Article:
Secondly, a thing is not for sale if the seller is not the owner, as is clear from the authority cited. Ecclesiastical superiors are not owners, but the guardians of spiritual matters, according to St Paul, Let a man so account us, as servants of Christ and stewards of the mysteries of God.
Thirdly, sale strikes at the source of spiritual matters, since they flow from the freely-giving will of God. Our Lord tells us, Freely you have received, freely give.
And so, by buying or selling a spiritual thing a man treats God and divine matters with irreverence, and consequently commits a sin of irreligion.
John Wyclif in his work On Simony mentions another writer (William of Peraldus, bishop of Lyons) who called simony spiritual sodomy. Wyclif said:
For just as in carnal sodomy contrary to nature the seed is lost by which an individual human being would be formed, so in this sodomy the seed of God’s word is cast aside with which a spiritual generation in Christ Jesus would be created. And just as sodomy in the time of the law of nature was one of the most serious sins against nature, so simony in the time of the law of grace is one of the most serious sins against grace.
Wyclif also said:
Where God says in Matthew 10:8: “Freely you have received, freely give,” the simoniac defends the opposite: that he should not grant a spiritual gift from God except for a tangible return or compensation; and thus are committed blasphemy, apostasy, and all kinds of vices, and these are directly contrary to the root of virtues. Without a doubt, therefore, simony as contrary to such a virtuous principle destroys even more members of the church. Thus Peter in Acts 8 says significantly: “Thy money go to destruction with you.”
In concluding one of his sections on simony, Wyclif said:
For when someone in exchange for money performs a service or ministers in an office in which the Holy Spirit is conferred, he not only makes money his god but sacrifices both persons to the idol that he adores.
Some of the early writers on simony emphasized that both the buyer and seller are guilty of simony. It may be that those who pay for biblical counseling are as guilty of simony as those who charge.
The 1997 Annual Conference of the National Association of Nouthetic Counselors (NANC) will be held at Faith Baptist Church in Lafayette, Indiana on October 6-8. In our last newsletter we presented a challenge to NANC. We repeat that challenge here as follows: We ask that at this NANC conference it be made absolutely clear that the organization condemns the unbiblical practice of charging fees for counseling God’s Word and names those individuals and organizations that are in violation.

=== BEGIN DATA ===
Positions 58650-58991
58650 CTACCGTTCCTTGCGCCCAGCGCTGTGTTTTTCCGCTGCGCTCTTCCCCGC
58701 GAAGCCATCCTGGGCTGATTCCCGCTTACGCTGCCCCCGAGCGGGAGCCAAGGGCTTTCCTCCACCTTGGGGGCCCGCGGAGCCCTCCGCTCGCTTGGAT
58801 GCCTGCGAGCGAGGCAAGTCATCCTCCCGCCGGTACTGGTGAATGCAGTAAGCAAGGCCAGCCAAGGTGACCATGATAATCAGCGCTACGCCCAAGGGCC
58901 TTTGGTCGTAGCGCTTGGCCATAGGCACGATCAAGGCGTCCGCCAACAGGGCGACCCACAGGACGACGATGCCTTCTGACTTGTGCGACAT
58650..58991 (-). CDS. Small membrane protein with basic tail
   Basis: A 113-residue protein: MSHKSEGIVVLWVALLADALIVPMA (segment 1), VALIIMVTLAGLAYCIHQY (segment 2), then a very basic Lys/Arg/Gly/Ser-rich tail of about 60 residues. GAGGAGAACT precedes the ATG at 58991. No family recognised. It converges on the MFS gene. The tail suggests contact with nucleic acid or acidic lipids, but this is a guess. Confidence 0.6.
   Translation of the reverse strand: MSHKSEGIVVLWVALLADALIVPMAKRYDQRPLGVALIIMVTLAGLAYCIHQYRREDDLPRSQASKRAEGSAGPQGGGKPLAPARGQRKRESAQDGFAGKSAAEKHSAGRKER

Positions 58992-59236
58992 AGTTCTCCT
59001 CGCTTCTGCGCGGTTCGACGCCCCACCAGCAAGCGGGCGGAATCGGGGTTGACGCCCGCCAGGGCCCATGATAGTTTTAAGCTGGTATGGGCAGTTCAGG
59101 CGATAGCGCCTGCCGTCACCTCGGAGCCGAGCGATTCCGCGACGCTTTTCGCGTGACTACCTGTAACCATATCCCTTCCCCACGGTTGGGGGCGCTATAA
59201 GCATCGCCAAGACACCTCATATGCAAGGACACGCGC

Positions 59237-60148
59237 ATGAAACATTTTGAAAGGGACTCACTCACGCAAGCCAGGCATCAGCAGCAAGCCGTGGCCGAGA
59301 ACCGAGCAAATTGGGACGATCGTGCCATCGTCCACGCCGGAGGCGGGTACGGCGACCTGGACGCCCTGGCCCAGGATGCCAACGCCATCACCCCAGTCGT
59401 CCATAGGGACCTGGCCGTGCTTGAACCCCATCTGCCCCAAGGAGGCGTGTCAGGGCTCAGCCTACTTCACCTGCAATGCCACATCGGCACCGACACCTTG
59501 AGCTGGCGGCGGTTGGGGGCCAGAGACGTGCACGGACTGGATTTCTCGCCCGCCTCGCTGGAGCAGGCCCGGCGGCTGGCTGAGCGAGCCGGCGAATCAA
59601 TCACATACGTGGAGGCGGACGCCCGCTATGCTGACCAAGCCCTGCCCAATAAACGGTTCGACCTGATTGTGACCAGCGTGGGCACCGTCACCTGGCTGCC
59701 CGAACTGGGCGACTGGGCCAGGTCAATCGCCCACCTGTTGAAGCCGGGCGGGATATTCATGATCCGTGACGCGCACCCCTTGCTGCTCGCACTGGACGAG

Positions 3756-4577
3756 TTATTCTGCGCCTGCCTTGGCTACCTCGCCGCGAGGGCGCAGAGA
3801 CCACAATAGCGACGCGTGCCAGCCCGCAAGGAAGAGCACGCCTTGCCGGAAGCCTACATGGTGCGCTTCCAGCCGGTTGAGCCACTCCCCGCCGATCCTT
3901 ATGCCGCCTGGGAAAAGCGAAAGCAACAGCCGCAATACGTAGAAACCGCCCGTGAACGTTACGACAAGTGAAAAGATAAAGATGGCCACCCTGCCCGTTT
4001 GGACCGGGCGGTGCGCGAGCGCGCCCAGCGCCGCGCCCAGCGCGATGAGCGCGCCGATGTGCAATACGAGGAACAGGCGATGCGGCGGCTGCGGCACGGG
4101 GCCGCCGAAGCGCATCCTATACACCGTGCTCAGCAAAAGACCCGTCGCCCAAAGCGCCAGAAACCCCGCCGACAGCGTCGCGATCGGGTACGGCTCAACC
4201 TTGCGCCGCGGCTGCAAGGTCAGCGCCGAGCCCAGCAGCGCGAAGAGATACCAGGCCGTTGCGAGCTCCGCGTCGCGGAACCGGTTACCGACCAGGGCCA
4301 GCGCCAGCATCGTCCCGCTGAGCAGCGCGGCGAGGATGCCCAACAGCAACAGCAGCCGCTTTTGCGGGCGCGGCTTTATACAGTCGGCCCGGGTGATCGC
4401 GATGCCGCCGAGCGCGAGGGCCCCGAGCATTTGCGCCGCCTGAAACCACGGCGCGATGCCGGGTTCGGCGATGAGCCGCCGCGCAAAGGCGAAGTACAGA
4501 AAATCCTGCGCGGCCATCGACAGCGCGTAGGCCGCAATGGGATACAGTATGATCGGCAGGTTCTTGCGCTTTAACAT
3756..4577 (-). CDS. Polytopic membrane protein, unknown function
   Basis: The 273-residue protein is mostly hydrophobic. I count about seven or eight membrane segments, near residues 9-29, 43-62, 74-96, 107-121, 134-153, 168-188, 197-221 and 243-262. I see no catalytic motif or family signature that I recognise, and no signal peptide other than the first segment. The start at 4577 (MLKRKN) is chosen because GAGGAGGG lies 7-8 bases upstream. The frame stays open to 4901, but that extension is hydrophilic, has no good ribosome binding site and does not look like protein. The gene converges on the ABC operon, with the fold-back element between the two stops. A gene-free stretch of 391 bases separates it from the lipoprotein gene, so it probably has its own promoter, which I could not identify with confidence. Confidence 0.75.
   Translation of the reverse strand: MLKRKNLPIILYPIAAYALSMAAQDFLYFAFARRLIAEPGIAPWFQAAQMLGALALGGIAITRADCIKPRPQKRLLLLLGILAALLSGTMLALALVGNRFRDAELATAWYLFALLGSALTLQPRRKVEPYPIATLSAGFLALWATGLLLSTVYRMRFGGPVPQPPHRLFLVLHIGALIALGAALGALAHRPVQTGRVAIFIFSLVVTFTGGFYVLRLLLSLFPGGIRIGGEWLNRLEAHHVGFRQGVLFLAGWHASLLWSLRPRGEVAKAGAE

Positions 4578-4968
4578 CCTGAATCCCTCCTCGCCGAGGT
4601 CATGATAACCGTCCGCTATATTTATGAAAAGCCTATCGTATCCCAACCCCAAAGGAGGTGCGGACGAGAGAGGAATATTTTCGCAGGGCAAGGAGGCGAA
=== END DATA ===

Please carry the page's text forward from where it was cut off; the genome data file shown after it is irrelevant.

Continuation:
We raise the question: How guilty are those in the biblical counseling movement who know better and oppose the charging of fees but do not speak out about this unbiblical practice? There are a number who will be at NANC who privately oppose the charging of fees, but will they take this opportunity to go public?
The answers to the following two questions are critical:
1. Is charging fees for ministry (biblical counseling or any other ministry) the sin of simony?
2. Is charging fees for ministry (biblical counseling or any other ministry) unbiblical?
Our answer to both questions is yes. We realize that some will disagree with our calling charging fees for ministry simony, but hopefully all those who truly know the Bible will agree that charging for ministry is clearly unbiblical.
We look forward to a response from NANC and any other biblical counseling organization that is willing to take a stand for the Bible and against the charging of fees for counseling and to expose by name individuals and organizations that do. Is there any biblical counseling organization that is courageous enough to meet this challenge?